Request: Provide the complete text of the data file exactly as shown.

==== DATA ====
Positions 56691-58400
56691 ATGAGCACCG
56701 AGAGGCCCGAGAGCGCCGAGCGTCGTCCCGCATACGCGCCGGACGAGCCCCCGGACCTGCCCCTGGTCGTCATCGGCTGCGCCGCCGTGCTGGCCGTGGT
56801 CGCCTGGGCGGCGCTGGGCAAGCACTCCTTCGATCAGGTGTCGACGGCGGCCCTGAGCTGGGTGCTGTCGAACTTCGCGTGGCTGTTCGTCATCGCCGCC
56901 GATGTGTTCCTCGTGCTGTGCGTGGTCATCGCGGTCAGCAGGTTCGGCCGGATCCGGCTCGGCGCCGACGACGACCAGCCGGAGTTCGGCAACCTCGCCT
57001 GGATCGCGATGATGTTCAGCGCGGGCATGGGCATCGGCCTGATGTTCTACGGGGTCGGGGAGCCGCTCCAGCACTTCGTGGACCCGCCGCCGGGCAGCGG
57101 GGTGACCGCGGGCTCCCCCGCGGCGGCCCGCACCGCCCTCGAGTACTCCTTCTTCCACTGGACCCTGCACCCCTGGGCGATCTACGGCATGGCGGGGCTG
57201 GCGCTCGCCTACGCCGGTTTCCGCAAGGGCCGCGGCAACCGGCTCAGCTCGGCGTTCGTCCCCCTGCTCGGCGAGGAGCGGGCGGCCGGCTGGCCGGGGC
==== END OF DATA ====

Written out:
Positions 56691-58400
56691 ATGAGCACCG
56701 AGAGGCCCGAGAGCGCCGAGCGTCGTCCCGCATACGCGCCGGACGAGCCCCCGGACCTGCCCCTGGTCGTCATCGGCTGCGCCGCCGTGCTGGCCGTGGT
56801 CGCCTGGGCGGCGCTGGGCAAGCACTCCTTCGATCAGGTGTCGACGGCGGCCCTGAGCTGGGTGCTGTCGAACTTCGCGTGGCTGTTCGTCATCGCCGCC
56901 GATGTGTTCCTCGTGCTGTGCGTGGTCATCGCGGTCAGCAGGTTCGGCCGGATCCGGCTCGGCGCCGACGACGACCAGCCGGAGTTCGGCAACCTCGCCT
57001 GGATCGCGATGATGTTCAGCGCGGGCATGGGCATCGGCCTGATGTTCTACGGGGTCGGGGAGCCGCTCCAGCACTTCGTGGACCCGCCGCCGGGCAGCGG
57101 GGTGACCGCGGGCTCCCCCGCGGCGGCCCGCACCGCCCTCGAGTACTCCTTCTTCCACTGGACCCTGCACCCCTGGGCGATCTACGGCATGGCGGGGCTG
57201 GCGCTCGCCTACGCCGGTTTCCGCAAGGGCCGCGGCAACCGGCTCAGCTCGGCGTTCGTCCCCCTGCTCGGCGAGGAGCGGGCGGCCGGCTGGCCGGGGC